The Bulldog has an upgraded engine and gearbox, and allows soldiers to easily move between efforts on foot to the confines of the vehicle.
TAKING TECHNOLOGY OFF ROAD
DVD is not all about the vehicles, however. A large part of its appeal for the MoD and visitors is its location – Millbrook is a custom-built off-road facility, one of Europe’s leading locations for the development and demonstration of all kinds of land vehicles, with 70km of off-road track for putting the heaviest of SUVs to the test.
This year’s DVD featured 40 exhibitors, treating visitors to hands-on demonstrations. The big guns included Pinzgauer, Oshkosh, IVECO, MAN ERF, Leyland and BAE Systems.
Many exhibitors were even keen to show off capabilities beyond their impressive vehicles this year. Thales, for example, demonstrated not only its Australian-designed Bushmaster infantry mobility vehicle but also its comprehensive day / night surveillance systems. And for procurement and maintenance officers, it showed off its asset management information system and through-life management toolkit.
Another big firm, Lockheed Martin, spruiked the UK debut of two new vehicles, the future tactical truck system extender and the HMT 4×4 proof of concept, the latter featuring a prototype lightweight armour package to boost mobility. But it was also keen to discuss its flagship logistics tool, Joint Asset Management Engineering Solutions (JAMES).
JAMES, a software-based logistic process application, has been used by the British Army’s 102nd Logistics Brigade based in Germany. It has had initial operating capability since 20 October 2005.
It was designed to manage more than 40,000 pieces of equipment and coordinate a million transactions each month for the British Army, as well as manage land equipment for the Royal Air Force and Royal Navy.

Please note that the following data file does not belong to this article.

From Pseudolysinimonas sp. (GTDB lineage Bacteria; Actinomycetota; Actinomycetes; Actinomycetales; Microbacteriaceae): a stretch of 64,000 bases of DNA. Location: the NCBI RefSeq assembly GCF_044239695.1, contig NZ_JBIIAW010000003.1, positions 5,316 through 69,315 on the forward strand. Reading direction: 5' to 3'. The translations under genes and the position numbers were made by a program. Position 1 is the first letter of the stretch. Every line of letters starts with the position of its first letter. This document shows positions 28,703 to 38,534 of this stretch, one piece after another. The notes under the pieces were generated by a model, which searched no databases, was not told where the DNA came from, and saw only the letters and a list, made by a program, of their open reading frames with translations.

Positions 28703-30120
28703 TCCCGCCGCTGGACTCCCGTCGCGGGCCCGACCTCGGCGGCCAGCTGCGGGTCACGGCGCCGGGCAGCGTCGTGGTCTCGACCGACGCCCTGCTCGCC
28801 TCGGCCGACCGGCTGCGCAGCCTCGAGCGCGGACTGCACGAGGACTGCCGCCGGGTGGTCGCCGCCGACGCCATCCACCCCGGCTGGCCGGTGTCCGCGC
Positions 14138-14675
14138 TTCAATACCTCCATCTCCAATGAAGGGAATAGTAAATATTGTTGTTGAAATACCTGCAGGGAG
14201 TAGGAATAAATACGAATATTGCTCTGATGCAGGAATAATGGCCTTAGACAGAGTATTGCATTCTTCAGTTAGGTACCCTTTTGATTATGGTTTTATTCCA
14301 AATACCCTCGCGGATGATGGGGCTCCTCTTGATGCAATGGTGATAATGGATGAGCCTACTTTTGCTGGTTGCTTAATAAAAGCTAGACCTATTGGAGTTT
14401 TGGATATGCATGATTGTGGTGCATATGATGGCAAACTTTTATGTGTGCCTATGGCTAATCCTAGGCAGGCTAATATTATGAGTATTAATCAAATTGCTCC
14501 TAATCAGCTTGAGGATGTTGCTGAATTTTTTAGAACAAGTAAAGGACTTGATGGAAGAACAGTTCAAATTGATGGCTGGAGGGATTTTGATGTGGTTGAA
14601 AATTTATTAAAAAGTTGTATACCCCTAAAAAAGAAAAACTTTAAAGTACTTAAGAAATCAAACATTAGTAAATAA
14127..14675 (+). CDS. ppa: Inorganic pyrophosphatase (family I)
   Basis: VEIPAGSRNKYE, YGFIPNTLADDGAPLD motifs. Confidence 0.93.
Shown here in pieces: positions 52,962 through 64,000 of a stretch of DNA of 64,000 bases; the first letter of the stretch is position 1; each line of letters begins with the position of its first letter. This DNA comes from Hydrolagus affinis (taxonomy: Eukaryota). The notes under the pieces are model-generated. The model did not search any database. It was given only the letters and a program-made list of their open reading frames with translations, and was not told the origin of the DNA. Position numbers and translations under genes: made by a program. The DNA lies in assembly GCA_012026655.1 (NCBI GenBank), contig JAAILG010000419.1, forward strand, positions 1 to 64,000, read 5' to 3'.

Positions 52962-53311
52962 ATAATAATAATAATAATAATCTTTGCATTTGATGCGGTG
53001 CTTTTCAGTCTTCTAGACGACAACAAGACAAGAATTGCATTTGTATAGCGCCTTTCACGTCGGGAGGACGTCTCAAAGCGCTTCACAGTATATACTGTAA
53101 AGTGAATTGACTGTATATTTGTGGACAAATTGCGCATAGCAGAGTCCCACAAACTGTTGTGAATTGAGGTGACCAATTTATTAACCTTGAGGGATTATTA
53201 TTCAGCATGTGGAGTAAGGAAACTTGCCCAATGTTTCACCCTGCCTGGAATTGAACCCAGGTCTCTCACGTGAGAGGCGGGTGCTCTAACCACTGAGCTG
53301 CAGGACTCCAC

It is already being credited with saving equipment support costs and helping the forces reach end-to-end logistic information technology convergence.
WHY HASN’T THIS BEEN DONE BEFORE?
The concept centre at DVD this year featured more than 50 companies, most of which displayed innovations at the pointy end of army technology.
Among them was German-based firm Autoflug, which demonstrated an apparatus of the ‘I can’t believe no one has thought of this before’ sort. Based on the fact that 75% of manned ground vehicle casualties are caused by the shockwaves transmitted by mines, Autoflug has devised a fabric-based seat system that doesn’t transmit the shock through a vehicle.
The company is not a new one – it was founded in 1919 to make parachutes – but its new technologies have given it a new lease of life. Now, for example, it has developed a microclimate suit for personnel travelling in armoured vehicles operating in extreme heat.
Another seemingly obvious, but actually terribly innovative, technology was on display among DVD’s pavilion exhibitors. Citing studies showing that more than 80% of diesel-engine breakdowns are caused by fuel problems, FuelActive touted a deceptively simple, retrofittable system that it said allowed engines to become more fuel-efficient while leaving water and other contaminates at the bottom of a fuel tank.
Small-scale, high-tech mobility solutions also featured at DVD. Lowe, for instance, rolled out its range of audio technology – earpieces, headphones, and the latest in bone conduction headsets, throat microphones and other tech for covert operations.
New technology was also being applied to more traditional fields – lighting, for example. Linear Guidance Illumination (LGI) displayed its range of LED floodlamps and Fireworm illuminated cables.
Among first-time exhibitors at DVD this year was Conekt, the external consultancy arm of TRW Automotive. The firm was drumming up awareness of its business – applying its scientific and technological capabilities to product development, manufacture and validation.
A straw poll of DVD 2007 exhibitors revealed that business, for most, is currently pretty brisk. But as one exhibitor told Army-Technology.com: “With two wars going on at the moment, it’s not surprising.”